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Nietzsche (PH924)

The aim of this module is to provide an advanced introduction to Nietzsche and a rich appreciation of aspects of his intellectual development and core ideas. To aid the inquiry the module draws upon the best recent and current Anglo-American research on Nietzsche, as well as making use where relevant of seminal texts from within the history of Nietzsche-reception. Typically, there is a focus on one of Nietzsche’s main periods of intellectual development: early (1872-6), middle (1878-82) and late (1886-8).

The focus will be on one of Nietzsche’s most fertile but neglected texts from his middle period, namely, Dawn: Thoughts on the Presumptions of Morality (1881). The text is a path breaking work and an exercise in modern emancipation—from fear, superstition, hatred of the self and the body, the short cuts of religion, and the presumptions of morality. However, it is no exaggeration to claim that for the greater part of Nietzsche-reception, Dawn has been the most neglected text in Nietzsche’s corpus, and perhaps for the following reasons: it deploys no master concept, it does not seek an ultimate solution to the riddles of existence, (indeed, it warns against such a strategy), its presentation of themes and problems is highly non-linear, and it states its case for the future subtly and delicately. But it is a text that has hidden riches, a text that has to be read between the lines. Although there is no master concept at work in Dawn, and no overarching method (but a plurality of methods that add up to an experimental philosophy), the text may be better for their absence, helping to constitute one of Nietzsche’s most subtle and delicate experiments at writing and thinking. In this module we undertake a close and sustained reading of the text.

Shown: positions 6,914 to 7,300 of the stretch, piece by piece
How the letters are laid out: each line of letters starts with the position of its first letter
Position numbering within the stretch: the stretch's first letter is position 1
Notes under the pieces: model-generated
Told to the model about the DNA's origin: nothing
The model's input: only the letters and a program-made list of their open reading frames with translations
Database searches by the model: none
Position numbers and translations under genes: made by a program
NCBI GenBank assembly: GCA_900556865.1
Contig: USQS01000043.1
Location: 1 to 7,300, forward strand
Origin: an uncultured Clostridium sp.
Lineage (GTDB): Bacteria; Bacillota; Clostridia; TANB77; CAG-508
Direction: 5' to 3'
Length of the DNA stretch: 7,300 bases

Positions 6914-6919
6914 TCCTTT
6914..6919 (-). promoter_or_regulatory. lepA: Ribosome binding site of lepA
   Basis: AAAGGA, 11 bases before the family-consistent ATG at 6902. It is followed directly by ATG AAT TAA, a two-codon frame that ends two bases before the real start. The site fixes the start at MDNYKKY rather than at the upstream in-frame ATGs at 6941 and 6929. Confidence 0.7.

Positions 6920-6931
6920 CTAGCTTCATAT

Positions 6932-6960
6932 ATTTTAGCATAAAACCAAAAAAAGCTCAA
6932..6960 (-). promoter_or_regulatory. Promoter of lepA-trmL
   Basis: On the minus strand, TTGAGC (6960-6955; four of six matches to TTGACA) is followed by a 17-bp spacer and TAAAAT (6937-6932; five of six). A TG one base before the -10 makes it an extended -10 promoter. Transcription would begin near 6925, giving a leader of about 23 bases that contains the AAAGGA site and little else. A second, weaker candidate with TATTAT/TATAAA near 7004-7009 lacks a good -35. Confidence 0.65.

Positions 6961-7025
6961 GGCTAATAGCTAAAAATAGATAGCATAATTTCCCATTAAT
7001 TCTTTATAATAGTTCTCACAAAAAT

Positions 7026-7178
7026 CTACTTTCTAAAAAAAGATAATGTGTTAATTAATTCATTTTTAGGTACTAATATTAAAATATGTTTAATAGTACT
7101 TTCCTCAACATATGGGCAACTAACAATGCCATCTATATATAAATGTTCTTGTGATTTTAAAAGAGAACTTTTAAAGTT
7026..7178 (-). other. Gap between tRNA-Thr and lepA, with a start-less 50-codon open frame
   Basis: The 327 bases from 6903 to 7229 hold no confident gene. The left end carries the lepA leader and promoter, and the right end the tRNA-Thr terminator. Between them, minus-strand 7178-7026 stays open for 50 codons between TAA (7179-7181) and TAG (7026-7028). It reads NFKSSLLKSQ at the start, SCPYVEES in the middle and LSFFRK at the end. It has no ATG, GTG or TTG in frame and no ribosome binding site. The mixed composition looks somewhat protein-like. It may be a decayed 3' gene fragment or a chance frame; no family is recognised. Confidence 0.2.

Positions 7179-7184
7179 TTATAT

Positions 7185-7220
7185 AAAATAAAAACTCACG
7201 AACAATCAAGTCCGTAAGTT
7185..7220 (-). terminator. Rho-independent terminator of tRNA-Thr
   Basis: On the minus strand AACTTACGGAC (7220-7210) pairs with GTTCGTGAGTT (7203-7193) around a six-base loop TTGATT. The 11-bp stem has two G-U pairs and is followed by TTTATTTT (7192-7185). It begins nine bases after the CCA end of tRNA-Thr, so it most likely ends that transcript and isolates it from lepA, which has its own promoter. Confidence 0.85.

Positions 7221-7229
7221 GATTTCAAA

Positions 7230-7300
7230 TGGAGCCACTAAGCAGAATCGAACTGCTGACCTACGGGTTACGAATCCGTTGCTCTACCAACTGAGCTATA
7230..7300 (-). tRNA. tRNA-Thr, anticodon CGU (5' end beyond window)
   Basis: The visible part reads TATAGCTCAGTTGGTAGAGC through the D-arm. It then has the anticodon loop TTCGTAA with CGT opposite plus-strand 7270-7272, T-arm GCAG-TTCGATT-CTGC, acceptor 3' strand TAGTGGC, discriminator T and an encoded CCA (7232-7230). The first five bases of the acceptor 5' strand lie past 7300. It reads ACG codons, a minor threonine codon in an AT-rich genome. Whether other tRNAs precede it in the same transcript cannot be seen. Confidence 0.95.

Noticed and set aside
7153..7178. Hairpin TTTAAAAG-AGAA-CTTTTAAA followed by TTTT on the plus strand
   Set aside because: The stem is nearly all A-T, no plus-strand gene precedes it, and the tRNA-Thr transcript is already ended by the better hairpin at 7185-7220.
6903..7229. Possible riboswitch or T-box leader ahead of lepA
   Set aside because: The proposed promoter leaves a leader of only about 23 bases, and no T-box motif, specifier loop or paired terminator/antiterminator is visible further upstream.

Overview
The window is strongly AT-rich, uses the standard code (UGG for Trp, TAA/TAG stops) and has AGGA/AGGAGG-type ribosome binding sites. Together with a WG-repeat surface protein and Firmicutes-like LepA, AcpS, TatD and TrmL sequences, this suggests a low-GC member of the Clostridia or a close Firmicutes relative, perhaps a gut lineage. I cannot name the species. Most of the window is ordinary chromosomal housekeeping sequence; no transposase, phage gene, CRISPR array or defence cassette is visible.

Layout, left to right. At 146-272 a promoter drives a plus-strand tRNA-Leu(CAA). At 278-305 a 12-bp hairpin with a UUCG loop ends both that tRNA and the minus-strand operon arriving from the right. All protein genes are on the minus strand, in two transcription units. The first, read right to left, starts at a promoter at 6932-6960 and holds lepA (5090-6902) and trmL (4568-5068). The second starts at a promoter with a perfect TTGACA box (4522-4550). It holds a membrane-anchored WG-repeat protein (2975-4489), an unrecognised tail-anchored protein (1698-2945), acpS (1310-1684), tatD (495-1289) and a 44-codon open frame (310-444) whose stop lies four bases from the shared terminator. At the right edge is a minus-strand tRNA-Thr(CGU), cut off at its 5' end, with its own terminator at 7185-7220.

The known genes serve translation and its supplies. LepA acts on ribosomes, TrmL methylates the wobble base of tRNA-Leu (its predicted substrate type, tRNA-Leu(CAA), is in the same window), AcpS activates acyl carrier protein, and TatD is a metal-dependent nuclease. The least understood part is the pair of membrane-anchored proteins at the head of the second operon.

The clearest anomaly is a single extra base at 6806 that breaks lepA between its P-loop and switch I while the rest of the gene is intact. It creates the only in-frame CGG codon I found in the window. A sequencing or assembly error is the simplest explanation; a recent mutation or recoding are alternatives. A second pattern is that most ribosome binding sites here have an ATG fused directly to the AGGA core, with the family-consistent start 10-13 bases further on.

Nietzsche, Dawn, (Stanford University Press): read a selection of aphorisms, e.g. see Nietzsche
on the nature of the book in aphorism 454.
R. Safranski, Nietzsche: A Philosophical Biography, chapter nine.
P. Franco, Nietzsche’s Enlightenment: The Free-Spirit Trilogy of the Middle Period, chapter two.


Module Director:

Keith Ansell-Pearson


This module is worth 20 or 30 CATS depending on your programme of study.

Kant and 19th Century Post-Kantian Philosophy Research Cluster